On Mac OS X 10.9.1, you can use:
sed -E -e "s/('[^']*'|[^,]*),/\1X/g"
except that you'd replace the X with an actual tab. For your input line, that yields:
which has X's where you want tabs. With GNU
sed, you can use
-r in place of
-E (though it also recognizes
sed will not expand
\t to a tab; GNU
sed will. With Bash, you can use the ANSI-C Quoting mechanism to have the shell embed a tab in the string passed to
sed -E -e "s/('[^']*'|[^,]*),/\1"$'\t'"/g"
Without the extended regular expressions (activated by
-E), it isn't worth trying in
The regex looks for either a single quote followed by zero or more non-quotes and a single quote or zero or more non-commas, followed by a comma, and replaces it with what was remembered as the either/or string and a 'tab' (using X to represent tab because it is more visible).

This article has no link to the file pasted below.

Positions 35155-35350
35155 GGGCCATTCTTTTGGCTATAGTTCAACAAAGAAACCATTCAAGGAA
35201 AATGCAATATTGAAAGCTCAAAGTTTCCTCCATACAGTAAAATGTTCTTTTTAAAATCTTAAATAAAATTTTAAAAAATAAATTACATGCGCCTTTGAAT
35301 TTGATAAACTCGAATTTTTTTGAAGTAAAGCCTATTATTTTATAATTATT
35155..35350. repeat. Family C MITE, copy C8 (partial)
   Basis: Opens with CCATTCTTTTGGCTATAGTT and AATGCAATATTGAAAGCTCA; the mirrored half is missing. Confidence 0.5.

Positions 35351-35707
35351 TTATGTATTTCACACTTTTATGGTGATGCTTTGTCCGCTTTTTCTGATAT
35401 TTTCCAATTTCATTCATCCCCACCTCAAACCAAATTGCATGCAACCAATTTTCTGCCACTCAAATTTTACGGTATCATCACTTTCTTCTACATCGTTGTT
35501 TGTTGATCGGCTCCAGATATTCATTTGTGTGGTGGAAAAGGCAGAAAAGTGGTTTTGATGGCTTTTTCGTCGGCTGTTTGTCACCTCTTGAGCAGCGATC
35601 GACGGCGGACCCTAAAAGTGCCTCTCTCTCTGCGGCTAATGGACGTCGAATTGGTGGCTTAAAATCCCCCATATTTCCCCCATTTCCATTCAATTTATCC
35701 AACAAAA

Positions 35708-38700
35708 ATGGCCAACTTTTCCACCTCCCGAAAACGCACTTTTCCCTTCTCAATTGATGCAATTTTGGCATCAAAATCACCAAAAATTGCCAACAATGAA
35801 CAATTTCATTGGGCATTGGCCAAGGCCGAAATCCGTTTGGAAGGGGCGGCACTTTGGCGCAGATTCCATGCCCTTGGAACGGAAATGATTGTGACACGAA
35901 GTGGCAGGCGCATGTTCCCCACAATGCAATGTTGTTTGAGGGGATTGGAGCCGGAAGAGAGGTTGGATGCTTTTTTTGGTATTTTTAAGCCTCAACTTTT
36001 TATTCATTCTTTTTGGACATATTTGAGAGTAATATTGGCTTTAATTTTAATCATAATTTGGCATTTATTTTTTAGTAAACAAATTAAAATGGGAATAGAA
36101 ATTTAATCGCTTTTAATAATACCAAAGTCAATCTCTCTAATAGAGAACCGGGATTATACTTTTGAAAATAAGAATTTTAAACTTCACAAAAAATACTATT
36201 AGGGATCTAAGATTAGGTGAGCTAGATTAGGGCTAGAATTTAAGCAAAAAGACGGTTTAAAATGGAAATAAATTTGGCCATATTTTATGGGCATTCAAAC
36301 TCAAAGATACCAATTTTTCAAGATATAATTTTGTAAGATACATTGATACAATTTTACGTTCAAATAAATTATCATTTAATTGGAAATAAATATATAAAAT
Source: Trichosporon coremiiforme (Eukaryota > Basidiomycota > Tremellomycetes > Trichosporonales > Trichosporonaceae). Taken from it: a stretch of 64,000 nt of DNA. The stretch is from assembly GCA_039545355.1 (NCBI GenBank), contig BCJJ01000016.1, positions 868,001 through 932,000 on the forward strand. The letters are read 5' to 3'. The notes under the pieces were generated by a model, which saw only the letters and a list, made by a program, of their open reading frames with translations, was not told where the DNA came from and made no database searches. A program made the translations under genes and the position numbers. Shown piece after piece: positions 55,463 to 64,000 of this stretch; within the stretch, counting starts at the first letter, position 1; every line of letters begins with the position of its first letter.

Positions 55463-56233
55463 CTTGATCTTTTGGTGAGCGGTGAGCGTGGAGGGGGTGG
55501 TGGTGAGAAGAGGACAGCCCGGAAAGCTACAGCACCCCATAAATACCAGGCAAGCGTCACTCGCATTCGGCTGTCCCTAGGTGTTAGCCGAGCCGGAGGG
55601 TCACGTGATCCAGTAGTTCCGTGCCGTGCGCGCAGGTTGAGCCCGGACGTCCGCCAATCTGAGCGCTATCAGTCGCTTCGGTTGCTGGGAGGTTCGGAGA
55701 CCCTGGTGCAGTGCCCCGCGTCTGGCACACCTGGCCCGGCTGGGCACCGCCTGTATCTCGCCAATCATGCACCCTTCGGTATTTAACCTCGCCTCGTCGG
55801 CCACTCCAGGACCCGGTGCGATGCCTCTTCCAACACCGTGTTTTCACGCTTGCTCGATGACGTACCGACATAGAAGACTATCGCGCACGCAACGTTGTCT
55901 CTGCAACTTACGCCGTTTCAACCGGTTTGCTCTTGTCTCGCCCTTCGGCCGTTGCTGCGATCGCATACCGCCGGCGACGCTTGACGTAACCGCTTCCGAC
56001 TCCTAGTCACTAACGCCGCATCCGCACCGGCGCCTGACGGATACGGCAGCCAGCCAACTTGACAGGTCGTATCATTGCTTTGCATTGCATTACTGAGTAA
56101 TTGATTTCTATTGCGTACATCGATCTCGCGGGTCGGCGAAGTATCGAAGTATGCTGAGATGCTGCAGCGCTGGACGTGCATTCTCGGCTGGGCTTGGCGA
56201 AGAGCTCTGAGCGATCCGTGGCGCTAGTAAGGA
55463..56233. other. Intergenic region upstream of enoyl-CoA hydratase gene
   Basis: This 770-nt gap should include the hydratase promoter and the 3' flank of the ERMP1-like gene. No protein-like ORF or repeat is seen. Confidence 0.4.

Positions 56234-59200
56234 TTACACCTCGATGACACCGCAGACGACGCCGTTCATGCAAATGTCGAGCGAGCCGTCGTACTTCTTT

devnull points out that the answer above replaces the comma in a string at the end of a line. There's a workaround for that:
sed -E -e "s/('[^']*'|[^,]*)(,|$)/\1"$'\t'"/g; s/"$'\t'"$//"
s///g before the semicolon adds a tab to the end of each line; the
s/// after the semicolon removes the tab that was just added.